The Role of a CPA in Estate Planning
Undoubtedly, just about every individual should create an estate plan as soon as feasibly possible. Many people harbor the misconception that an estate plan is only necessary for the rich or individuals with significant assets. As a result of this misconception, many people end up overlooking the assets they actually do possess because they believe that they don’t have an estate. All people, with very few exceptions, possess an estate and accordingly need an estate plan. If you’re creating an estate plan, here is some information about the role of a CPA in the estate planning process.
What Is a CPA?
A ” Certified Public Accountant”” or CPA is the title of qualified accountants in the United States. In order to become a CPA, an individual must pass the Uniform Certified Public Accountant Examination and meet state experience and education requirements. CPAs are responsible for consulting individuals, businesses, government agencies, financial institutions, and nonprofit organizations. While CPAs mostly act as advisors when it comes to taxes and financial goals, they can also provide help and advice related to the estate planning process.
What Is the Role of a CPA in Estate Planning?
Without a doubt, estate planning is best done with the help of a team of professionals working together. Some key players for an estate planning team include attorneys, investment advisors, insurance agents, bank trust officers, and CPAs.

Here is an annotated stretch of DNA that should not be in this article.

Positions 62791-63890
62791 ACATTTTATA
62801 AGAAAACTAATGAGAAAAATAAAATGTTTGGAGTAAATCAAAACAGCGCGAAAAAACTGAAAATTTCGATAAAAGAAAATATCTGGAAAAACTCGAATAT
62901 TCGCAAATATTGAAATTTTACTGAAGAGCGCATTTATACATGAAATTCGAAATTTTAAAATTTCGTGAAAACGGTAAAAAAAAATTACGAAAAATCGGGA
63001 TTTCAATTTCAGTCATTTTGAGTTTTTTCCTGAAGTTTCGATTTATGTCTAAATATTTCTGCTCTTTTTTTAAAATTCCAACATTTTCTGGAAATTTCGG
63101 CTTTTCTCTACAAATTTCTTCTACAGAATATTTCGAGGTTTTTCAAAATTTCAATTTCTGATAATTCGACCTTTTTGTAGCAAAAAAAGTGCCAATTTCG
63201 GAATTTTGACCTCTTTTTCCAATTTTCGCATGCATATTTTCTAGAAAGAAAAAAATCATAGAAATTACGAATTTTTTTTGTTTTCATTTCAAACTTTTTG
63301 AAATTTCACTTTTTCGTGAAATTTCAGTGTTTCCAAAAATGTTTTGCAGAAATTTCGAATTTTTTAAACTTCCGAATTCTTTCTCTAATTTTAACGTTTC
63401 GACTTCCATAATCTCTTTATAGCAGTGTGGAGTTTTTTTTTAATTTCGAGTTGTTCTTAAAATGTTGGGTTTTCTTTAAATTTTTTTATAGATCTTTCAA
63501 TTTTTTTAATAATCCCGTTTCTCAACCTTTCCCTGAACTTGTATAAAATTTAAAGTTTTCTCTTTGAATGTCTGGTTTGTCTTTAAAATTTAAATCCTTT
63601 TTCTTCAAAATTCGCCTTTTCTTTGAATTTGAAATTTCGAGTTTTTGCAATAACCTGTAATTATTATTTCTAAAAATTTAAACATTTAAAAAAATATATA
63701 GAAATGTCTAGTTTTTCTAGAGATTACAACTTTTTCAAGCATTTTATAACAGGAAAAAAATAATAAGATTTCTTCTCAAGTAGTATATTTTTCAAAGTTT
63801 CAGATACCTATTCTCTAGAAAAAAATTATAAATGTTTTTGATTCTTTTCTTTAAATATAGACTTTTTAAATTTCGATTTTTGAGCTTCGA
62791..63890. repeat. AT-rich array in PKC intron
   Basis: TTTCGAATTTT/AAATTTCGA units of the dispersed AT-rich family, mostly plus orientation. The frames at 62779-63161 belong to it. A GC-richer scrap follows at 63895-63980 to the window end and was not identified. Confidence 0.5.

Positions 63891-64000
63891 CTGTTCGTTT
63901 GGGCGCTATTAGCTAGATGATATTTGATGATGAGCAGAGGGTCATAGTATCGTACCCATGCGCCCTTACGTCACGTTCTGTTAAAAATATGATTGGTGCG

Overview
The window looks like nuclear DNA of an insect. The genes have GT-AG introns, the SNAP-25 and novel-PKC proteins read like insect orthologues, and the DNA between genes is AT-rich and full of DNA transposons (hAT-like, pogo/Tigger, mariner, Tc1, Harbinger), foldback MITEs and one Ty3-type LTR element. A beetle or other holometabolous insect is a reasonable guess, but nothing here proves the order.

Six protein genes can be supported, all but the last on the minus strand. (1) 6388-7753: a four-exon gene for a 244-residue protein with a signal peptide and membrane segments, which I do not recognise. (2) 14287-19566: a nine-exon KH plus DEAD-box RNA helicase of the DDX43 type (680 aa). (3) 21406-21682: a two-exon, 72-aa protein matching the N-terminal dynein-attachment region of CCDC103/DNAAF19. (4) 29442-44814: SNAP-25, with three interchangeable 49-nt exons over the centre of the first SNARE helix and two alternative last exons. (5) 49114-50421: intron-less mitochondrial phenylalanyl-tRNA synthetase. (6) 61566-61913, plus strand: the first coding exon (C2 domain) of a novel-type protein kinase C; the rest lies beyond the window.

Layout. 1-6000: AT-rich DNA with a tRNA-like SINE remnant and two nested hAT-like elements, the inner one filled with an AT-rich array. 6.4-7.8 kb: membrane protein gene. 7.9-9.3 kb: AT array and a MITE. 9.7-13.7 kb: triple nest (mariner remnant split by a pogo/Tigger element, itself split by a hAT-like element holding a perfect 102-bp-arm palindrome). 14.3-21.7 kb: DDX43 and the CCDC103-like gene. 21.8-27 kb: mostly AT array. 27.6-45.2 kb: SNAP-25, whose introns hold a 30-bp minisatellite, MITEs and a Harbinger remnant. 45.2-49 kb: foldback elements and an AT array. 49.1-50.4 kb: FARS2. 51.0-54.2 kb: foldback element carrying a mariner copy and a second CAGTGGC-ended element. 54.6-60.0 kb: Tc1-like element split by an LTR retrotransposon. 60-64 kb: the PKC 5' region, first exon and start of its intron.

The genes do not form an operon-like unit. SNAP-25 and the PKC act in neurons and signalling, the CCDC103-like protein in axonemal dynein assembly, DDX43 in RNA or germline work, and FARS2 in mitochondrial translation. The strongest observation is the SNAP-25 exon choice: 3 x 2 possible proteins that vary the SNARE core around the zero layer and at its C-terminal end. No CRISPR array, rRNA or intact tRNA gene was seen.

A CPA can bring his or her knowledge of taxes to the table to ensure you create a proper estate plan. Thanks to this intricate knowledge of taxes, a CPA will be able to tell you the tax implications of every decision you make. This will help you ensure that your estate plan minimizes the taxes and maximizes the portion of your estate that will be passed down to your beneficiaries.
Due to the incredibly high rates of taxation and inflation, it is now more important than ever to have a CPA by your side to make preserving your estate as simple as possible. You need sound estate planning to preserve the estate and wealth you worked so hard to attain. Even if you are young, you need to start planning the disposition of property as soon as possible so that your heirs receive everything entitled to them when the time comes.
Another way a CPA will be able to help you with the estate planning process is giving you reasonable future expectations for your estate. As stated above, many people don’t see the need of creating an estate plan because they don’t believe they have a sizable estate. However, it is possible that an estate of modest value today could become very significant by the time you die. A CPA can use their knowledge of market trends and finances to predict whether the value of your estate will increase, decrease, or stay the same a few decades down the line.
Of course, you can’t expect the predictions of a CPA to be 100 percent accurate. However, in many cases, these predictions will be very close. Thanks to these predictions, you will be able to make informed decisions now and when you make modifications to your estate plan in the future.
An estate plan is one of those things that you should do sooner rather than later. The fact that an individual can die at any time is a sobering but true fact. If you want to learn more about the importance of CPA estate planning, contact us here at Larry Bertsch. We offer a full range of accounting (including forensic accounting), tax preparation, and small business bookkeeping services at affordable fees.
Read more related articles at:
CPAs’ Evolving Role in Estate Planning
Also, read one of our previous blogs at:
How Do Key Professionals Factor Into My Estate Plan?
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